Medical Loss Ratio. Rate review. Grandfathered plans. Insurance exchanges. Eyes glaze over, mouths gape open, and suddenly the hanging cuticle on your pinky is of great interest. The world of healthcare has all of these technical terms, designed to be obscure and mysterious about their actual meaning. We must not let that happen. Here's why the outcome of terms like Medical Loss Ratio matter.
But first, in a nutshell, a recap of the healthcare reform passed in March 2010: The private insurance market has been expanded. Basically, the pool of monies that safety-net hospitals used to get compensation for caring for uninsured patients has been slashed. Instead, states set up insurance shops (called "exchanges") where you can purchase plans from big HMOs, but not one operated by the government--a.k.a. "the public option." This set up varies from state to state, regulated by insurance commissioners (some appointed by the governor, others elected by the public) who provide oversight for what private insurance plans are offered.
There's more, but let's just keep these changes in mind as we now consider Medical Loss Ratio (MLR). Healthcare reform changed how insurance companies can spend their money; this is where MLR comes in. Say that you're a big insurance company. If you sell to individuals who are not affiliated with an employer or school, then you must spend 80 percent of the profit you make from those premiums on things that improve the quality of healthcare. If you make your money selling plans to businesses or schools, then 85 percent of your proceeds must go towards improving care.
As to be expected, the insurance companies are in revolt. They've launched a lobbying blitz on the state insurance commissioners, one month in advance of the state commissioners sending recommendations to the Department of Health and Human Services on insurance oversight. There's a lot at stake for insurance companies. Some of the top earners in health insurance and managed care make upwards of $81 billion in revenue. Insurance companies are fighting to preserve the status quo, to define actions that hurt patients of color as efforts to improve care.
"What's up for grab is what gets counted as a medical cost," explained Jill Reese, Health Justice and Training Program Director for the Northwest Federation of Community Organizations (NWFCO) and coordinator of the Health Rights Organizing Project. "Insurance companies are going to come up with crazy stuff, like medical underwriting, which is basically about denying people benefits. Or, certain wellness programs, such as obesity abatement programs, that blame people for being overweight. We want to ensure a clear definition of medical costs, so money actually goes towards improving the health of consumers."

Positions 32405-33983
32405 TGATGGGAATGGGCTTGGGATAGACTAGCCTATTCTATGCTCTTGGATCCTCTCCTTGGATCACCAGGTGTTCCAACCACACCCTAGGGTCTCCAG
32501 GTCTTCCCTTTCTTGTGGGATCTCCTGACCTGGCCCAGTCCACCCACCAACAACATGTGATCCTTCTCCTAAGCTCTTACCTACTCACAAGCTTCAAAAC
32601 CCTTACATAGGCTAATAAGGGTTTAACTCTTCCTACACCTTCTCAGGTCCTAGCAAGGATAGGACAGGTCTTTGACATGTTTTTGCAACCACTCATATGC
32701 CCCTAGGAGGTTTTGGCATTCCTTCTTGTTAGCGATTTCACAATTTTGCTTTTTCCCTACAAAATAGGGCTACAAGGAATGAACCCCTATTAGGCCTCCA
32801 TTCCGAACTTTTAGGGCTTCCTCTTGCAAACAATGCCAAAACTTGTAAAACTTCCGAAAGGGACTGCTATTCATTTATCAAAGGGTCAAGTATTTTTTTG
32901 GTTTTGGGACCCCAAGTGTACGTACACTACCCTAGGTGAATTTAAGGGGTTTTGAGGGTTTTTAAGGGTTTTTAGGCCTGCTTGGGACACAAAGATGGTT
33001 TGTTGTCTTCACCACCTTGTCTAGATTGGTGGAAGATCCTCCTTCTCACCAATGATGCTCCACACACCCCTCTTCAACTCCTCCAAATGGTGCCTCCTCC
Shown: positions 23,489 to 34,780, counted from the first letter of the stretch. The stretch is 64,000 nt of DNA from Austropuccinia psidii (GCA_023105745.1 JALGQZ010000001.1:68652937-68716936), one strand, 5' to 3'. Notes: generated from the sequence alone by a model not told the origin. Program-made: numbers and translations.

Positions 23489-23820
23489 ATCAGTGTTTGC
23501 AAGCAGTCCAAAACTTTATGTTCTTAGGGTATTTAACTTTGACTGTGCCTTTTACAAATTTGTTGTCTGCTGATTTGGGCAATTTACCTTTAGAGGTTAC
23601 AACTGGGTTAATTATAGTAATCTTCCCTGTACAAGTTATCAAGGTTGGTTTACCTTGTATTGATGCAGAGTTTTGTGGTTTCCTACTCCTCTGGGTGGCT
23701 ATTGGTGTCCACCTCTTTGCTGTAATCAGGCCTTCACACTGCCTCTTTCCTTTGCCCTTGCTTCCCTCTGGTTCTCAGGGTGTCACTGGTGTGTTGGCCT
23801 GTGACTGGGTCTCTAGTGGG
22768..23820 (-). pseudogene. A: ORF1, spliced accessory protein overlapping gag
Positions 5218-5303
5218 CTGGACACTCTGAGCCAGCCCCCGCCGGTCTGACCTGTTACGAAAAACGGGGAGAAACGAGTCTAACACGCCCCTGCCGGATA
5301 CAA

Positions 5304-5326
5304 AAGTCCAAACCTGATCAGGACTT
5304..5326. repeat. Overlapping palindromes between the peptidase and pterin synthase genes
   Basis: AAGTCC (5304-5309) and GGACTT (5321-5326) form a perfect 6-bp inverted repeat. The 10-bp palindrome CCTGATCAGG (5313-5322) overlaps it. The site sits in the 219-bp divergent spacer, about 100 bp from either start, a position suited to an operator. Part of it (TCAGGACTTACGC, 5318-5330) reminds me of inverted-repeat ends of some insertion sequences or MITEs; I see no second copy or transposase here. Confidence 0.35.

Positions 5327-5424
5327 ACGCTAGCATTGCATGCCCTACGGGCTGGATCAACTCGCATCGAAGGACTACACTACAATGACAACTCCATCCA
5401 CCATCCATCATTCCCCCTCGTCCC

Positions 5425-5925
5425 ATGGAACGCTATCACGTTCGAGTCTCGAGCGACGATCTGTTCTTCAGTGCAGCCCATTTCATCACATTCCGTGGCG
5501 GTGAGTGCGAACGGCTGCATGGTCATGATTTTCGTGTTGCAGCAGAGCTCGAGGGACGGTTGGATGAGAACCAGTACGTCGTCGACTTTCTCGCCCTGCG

The work of groups like the Health Rights Organizing Project has not only been to ensure that insurance companies can't get away with squirreling away their profits, without fulfilling the legal mandate to improve care. It's also to highlight what would improve the quality of healthcare for many communities of color. Numerous studies attest to the importance of culturally and linguistically competent communication between providers and patients in reducing racial disparities in quality of care.
Wendell Potter, a former insurance executive who's famous for turning coat and blowing the whistle on his industry, says that insurance companies don't hesitate to flood state insurance commissioners with their special interests. Thats a lesson for we the consumers, the communities of color, the ones excluded from quality healthcare even post-reform. Call up your state insurance commissioner--here's a contact list---and tell them that, in order for our communities to receive high quality care:
- MLR needs to be defined in such a way that authentically improves care, not just business activities reclassified as medical costs;
- Medical costs covered under MLR need to be reviewed regularly, to assess whether health outcomes have improved; and
- MLR must include language translation and interpretation, culturally competent care that is key to erasing racial disparities in healthcare access and delivery.
State commissioners will be gathering in Seattle at the end of July for their annual conference. Stay tuned for more news of a day of direct action in the Emerald City, a "Showdown in Seattle 2010" as Reese calls it, to hold insurance companies and big corporations accountable to the American people.